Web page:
England: Solicitors’ regulator to stop using fines to punish sexual misconduct
Fines will no longer be used as a penalty in the vast majority of cases of sexual misconduct, discrimination or any form of harassment by English and Welsh solicitors under proposals published by the Solicitors Regulation Authority (SRA).
A consultation launched yesterday on the SRA’s fining regime proposes an amendment to guidance to highlight that financial penalties should only be considered in these cases in exceptional circumstances, with restrictions on practice, suspension or strike off the more appropriate sanction.
The SRA is also consulting on piloting the use of victim impact statements in these cases.
The new consultation, which builds on a previous consultation along similar lines, follows the introduction of new powers in July for the SRA to levy fines of up to £25,000 without referral to the Solicitors Disciplinary Tribunal.
The SRA also proposes to introduce fixed fines for a limited number of low-level breaches, while taking the means of respondents (both firms and individuals) into account for all other fines — which would lead to significantly higher penalties for wealthier lawyers.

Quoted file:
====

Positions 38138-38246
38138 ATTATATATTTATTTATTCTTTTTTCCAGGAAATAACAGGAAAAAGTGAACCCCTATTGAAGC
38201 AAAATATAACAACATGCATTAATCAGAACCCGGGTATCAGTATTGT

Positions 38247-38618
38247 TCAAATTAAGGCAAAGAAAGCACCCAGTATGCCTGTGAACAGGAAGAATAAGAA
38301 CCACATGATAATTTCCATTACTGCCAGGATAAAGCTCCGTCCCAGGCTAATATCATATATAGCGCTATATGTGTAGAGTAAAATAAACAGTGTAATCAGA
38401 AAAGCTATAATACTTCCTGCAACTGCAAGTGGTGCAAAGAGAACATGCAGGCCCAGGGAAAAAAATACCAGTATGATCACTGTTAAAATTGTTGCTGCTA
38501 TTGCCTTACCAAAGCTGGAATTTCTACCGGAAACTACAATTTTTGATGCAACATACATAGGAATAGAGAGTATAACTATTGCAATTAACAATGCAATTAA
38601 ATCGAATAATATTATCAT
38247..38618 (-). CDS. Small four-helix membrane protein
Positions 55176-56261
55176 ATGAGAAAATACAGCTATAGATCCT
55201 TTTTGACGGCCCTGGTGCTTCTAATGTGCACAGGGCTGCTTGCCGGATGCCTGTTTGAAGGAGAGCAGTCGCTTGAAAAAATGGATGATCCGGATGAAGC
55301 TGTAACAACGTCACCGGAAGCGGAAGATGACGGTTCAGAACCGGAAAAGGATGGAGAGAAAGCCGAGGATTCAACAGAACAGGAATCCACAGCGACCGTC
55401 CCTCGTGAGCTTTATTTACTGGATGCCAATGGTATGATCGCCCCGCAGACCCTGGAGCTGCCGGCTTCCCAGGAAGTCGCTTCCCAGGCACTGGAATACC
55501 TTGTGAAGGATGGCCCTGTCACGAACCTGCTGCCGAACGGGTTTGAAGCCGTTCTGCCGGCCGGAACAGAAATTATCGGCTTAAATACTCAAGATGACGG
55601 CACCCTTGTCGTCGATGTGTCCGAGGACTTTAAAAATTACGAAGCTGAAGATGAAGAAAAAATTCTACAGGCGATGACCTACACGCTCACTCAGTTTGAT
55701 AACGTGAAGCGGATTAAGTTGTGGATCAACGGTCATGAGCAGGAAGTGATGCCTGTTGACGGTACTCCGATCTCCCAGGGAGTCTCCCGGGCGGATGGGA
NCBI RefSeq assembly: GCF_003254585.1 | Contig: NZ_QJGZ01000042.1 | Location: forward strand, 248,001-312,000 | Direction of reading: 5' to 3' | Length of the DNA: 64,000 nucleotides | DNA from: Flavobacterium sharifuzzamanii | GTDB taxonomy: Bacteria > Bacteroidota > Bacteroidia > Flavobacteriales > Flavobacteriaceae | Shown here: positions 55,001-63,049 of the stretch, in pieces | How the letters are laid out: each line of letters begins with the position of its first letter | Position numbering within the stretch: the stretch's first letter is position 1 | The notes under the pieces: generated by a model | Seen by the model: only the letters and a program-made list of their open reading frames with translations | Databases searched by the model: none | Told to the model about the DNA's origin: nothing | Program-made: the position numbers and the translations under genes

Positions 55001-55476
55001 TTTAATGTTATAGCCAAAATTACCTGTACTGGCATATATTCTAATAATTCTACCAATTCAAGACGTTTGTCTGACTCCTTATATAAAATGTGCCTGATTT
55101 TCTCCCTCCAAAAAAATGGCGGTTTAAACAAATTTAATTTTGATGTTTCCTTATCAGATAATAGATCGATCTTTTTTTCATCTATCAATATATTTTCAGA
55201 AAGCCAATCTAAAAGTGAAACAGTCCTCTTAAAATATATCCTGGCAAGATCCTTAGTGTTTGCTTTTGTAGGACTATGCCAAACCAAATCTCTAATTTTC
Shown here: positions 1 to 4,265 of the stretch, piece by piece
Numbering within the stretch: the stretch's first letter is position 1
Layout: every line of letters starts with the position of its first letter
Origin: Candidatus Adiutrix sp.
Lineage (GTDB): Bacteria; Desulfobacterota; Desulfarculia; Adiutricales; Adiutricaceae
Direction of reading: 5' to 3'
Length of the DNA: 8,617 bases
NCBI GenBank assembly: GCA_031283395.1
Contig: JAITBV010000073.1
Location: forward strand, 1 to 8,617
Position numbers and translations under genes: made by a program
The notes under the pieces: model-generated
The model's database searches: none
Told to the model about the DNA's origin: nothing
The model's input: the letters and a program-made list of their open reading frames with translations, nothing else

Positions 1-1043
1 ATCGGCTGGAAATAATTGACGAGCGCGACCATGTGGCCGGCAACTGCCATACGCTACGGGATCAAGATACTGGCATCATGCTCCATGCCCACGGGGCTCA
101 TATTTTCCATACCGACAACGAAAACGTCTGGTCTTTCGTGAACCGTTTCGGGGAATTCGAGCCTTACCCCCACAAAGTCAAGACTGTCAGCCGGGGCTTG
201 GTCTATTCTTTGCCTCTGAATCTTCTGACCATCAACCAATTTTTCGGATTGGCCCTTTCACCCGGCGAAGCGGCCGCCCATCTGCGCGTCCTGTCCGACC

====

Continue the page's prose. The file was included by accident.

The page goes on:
Anna Bradley, chair of the SRA Board, said: “The overwhelming majority of solicitors meet the standards we all expect, but when they don’t, we step in to protect the public and maintain confidence in the profession.
“The changes we proposed will help to resolve issues more quickly, saving time and cost for everyone and, importantly, reducing the inevitable stress for those in our enforcement processes.
“We received broad support for our original proposals, but we recognise that with stronger powers comes a need for even greater transparency and accountability.
“The SRA Board has been concerned therefore to ensure that we review our approach in the round, not only to implement the original proposals, but also to change our processes where necessary, and we cover this in our statement.”